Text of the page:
Luke begins his gospel with a priest named Zechariah, and his wife, named Elizabeth. They are a devoutly religious couple going about their everyday life. Childless in a culture that mocks such a thing, they are well past childbearing age. Today is Zechariah’s turn to come into Jerusalem and perform the Temple-liturgy. Since he and Elizabeth lived outside of Jerusalem, Zechariah will stay in one of the hotel lodges in the Temple precinct, and then return home to continue his work of teaching and leading in the community. Or at least so he thought.
The angel reveals to Zechariah God’s unfolding plan. Part of it involves them becoming parents of John, who we will come to know as “the baptizer.” Luke tells us Zechariah’s response and it sounds a lot less like a hero of the faith and more like you and me: “Can God really do the impossible? How can I know this be true?”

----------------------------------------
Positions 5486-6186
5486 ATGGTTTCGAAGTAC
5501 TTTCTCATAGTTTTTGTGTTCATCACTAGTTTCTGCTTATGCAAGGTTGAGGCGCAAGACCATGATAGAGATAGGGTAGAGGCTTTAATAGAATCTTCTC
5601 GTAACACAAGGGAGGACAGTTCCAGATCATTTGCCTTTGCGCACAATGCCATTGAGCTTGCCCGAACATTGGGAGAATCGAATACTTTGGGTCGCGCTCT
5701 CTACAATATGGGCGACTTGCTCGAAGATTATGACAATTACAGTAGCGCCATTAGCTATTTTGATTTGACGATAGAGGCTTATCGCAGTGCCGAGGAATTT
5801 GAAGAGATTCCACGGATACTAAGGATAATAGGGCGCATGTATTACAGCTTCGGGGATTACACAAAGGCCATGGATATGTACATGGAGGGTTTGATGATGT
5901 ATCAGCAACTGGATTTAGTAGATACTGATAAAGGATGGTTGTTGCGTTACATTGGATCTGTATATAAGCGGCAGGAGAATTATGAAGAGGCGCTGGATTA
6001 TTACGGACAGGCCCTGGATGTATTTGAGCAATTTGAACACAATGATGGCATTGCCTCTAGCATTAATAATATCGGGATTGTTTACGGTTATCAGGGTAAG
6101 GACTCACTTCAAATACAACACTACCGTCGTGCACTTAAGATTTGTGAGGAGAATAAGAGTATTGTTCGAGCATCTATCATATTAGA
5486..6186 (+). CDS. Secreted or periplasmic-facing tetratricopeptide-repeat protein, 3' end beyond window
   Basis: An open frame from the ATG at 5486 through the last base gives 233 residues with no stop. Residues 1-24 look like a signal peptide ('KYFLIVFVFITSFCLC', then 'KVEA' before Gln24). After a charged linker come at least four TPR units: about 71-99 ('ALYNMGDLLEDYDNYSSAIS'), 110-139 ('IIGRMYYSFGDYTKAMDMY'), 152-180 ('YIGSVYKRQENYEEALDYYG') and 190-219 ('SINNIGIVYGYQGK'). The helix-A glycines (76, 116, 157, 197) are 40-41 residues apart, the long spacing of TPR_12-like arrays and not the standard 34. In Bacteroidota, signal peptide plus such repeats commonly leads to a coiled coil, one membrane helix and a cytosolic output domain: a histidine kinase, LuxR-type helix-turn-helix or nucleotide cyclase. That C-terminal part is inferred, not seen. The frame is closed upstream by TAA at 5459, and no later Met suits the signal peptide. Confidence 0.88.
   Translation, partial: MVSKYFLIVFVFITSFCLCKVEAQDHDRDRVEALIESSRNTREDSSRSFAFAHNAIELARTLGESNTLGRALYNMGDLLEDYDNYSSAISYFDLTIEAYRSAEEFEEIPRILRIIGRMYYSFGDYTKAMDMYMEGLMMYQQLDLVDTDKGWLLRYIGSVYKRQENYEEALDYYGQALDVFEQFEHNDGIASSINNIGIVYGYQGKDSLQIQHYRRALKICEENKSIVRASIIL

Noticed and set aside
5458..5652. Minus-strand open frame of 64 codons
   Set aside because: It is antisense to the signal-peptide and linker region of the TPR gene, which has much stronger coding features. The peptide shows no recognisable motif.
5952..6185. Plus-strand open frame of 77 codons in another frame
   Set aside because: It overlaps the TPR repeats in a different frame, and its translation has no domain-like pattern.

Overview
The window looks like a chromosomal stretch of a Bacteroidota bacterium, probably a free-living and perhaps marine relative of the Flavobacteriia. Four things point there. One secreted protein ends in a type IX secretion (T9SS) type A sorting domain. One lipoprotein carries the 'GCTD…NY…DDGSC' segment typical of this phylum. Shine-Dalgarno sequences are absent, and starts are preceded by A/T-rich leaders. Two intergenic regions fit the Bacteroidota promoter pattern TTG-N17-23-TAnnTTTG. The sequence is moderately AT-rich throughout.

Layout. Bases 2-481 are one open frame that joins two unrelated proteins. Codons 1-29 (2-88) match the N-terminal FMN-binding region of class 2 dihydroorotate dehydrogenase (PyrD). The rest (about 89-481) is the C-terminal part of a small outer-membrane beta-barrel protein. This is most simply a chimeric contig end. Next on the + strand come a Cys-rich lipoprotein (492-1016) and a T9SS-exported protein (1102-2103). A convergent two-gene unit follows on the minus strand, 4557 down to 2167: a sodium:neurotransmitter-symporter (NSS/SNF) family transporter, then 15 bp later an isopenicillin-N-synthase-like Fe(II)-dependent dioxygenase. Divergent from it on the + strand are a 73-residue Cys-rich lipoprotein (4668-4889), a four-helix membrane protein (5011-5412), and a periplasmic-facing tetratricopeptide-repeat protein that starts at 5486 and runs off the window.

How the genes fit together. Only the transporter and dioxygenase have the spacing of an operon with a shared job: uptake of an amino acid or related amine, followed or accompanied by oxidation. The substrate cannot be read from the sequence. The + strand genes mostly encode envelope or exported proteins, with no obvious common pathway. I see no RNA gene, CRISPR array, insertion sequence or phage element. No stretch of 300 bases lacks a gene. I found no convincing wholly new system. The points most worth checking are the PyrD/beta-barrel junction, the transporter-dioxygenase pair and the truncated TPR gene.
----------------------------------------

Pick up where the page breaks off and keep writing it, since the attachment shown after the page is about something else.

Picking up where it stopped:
After 400 years of silence, the people of Israel had forgotten about God’s peace and bought into a vision of the world that convinced them God was no longer open to new possibilities. Oh, they would have never said such a thing with their lips but they were whispering it with their lives. They all responded like Zechariah, singing the same refrain from the same song the people of God have been lamenting for 400 years: “Can God really do the impossible? How can we know this to be true?”
We should not blame them. Something was wrong in their world. Herod was not the king God promised, that is clear. Wicked foreigners have come from far away with hatred in their eyes and weapons in their hands. Darkness and death are swallowing their land. People are suffering. Their people are suffering.
God’s people, people like Zechariah and Elizabeth, had forgotten about the possibility of peace. And when you forget about peace it is because you have forgotten God’s promises. And when you forget God’s promises, you’re left with having to figure it out on your own.
Some things never change, I suppose. Today it seems that we have forgotten about God’s peace. Like the devoutly religious Zechariah we are tempted to believe the vision of the world cast for us by society where we ask, “Can God really do the impossible? How can I know this to be true?”